Golf and its Environmental Implications

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Sporting activity is one of the most popular New Year’s resolutions. However, this world environment day, let’s explore sustainable sports. Is Golf a sustainable sport? As a part of our Earth festival today, we will discuss the current state of environmental impacts caused by golf courses and some strategies for reducing, controlling, and managing them. So this is all about golf and its environmental implications.

Golf courses have a long history of being associated with environmental damage. Golf has increased in popularity and infrastructure around the world; however, ecological effects have been reported during the development and operation of the fields. The evaluation of these impacts has sparked widespread concern, with findings revealing chemical, heavy metal, and nutrient concentrations in water and soil that often surpass existing health and environmental regulations. Furthermore, high water consumption causes changes in surrounding habitats and may result in introducing foreign species. As a result, government agencies and organizations in various countries have become concerned about these concerns, prompting several countries to begin developing methodologies and uniform procedures for ensuring the sport’s environmental sustainability. 


Golf and its Environmental Implications

Harming Ecosystems

Golf courses must be weed-free and free of rodents that might damage the grass. Grass makes up the bulk of a golf course. Also, a clear fairway and green are needed. Unfortunately, several steps must be followed to make golf courses green and hence make golf a sustainable sport. It is normal practice to clear land to create a golf course. Golf course land is currently causing damage to habitats and ecosystems. Unfortunately, when a golf course is built, valuable land must often be cleared. Fairways are typically devoid of bushes and trees, necessitating the removal of these natural resources. Since this disturbs the soil, it can have negative consequences for the ecosystem and surrounding ecosystems.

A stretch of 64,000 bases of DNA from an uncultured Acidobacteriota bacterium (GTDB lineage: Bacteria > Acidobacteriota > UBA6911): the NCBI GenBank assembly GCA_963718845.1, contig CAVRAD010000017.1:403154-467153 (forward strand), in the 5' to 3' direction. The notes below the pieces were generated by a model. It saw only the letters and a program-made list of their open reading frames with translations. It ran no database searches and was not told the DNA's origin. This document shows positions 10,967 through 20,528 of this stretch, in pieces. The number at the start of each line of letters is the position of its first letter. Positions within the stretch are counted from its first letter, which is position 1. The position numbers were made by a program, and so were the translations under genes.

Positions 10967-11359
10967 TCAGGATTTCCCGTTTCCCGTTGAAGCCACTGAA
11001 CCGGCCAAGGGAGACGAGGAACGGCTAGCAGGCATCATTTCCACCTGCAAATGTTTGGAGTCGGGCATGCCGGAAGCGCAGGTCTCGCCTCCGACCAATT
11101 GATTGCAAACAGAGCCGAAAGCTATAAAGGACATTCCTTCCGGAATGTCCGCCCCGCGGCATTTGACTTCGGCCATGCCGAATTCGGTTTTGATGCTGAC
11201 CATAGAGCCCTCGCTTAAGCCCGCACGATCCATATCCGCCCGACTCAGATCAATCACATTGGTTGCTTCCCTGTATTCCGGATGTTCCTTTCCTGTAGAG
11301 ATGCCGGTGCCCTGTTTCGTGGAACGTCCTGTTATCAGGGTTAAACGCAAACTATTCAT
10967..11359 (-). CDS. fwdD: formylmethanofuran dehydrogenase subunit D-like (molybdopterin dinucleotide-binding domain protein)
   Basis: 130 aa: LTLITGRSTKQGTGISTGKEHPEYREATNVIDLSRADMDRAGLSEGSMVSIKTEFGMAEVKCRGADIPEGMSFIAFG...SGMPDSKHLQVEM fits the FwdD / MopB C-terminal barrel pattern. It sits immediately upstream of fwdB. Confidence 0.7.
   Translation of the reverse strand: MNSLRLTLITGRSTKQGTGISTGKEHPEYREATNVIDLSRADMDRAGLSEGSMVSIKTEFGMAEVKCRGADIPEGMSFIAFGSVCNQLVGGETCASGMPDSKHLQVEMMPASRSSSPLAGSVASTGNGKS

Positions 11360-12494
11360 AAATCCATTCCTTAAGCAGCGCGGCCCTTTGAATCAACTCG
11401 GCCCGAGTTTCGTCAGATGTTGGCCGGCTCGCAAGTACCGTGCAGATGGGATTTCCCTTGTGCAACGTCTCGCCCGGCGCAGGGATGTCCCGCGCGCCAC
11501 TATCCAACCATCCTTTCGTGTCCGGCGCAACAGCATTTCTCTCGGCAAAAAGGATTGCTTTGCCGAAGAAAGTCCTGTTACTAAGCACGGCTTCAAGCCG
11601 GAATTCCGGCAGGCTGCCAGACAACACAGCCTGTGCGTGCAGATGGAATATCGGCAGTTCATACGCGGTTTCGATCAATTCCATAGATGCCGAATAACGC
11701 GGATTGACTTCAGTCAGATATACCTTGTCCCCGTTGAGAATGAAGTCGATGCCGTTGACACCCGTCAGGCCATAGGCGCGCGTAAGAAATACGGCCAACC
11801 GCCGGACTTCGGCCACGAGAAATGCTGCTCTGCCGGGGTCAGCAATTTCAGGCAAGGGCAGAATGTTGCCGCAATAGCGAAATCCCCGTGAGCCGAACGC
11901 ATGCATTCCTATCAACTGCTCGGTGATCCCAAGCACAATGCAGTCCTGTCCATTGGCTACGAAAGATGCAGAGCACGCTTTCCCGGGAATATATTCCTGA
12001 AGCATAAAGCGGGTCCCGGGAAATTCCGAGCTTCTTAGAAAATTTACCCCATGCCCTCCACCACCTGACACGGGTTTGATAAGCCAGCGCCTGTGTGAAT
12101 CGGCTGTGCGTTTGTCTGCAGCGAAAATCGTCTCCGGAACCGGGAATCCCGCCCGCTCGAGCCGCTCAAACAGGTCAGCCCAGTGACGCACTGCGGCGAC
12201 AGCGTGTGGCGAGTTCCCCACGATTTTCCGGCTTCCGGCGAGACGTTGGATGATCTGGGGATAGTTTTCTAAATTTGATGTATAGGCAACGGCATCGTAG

The cutting down of trees to make fairways and pave ways for different holes is one-way golf courses can damage ecosystems. According to environmentalist Brent Blackwelder, cutting down a forest to create a course is detrimental to the ecosystem. Green plants abound on golf courses, adding oxygen and removing carbon dioxide from the atmosphere.

Water Usage

When talking about golf and its environmental implications, a golf course takes a lot of water to keep it green, which raises another issue. Since water conservation has always been a priority in the United States, this extensive water use can be considered an issue that golf courses contribute. When the number of gallons of water used by courses is compounded by the number of courses in the United States alone, a significant amount of water is diverted from other sources. This is one of the main reasons for the drive to restrict golf course construction and why many people think golf courses are bad for the environment.

Harmful Pesticides

Many activists are also concerned about the pesticides and chemicals used to keep golf courses looking pristine and free of pests and weeds. Jay Feldman, co-founder and director of Beyond Pesticides, a non-profit membership group dedicated to preserving public health and moving the world toward pesticide-free living, has been active with Golf and its environmental implications.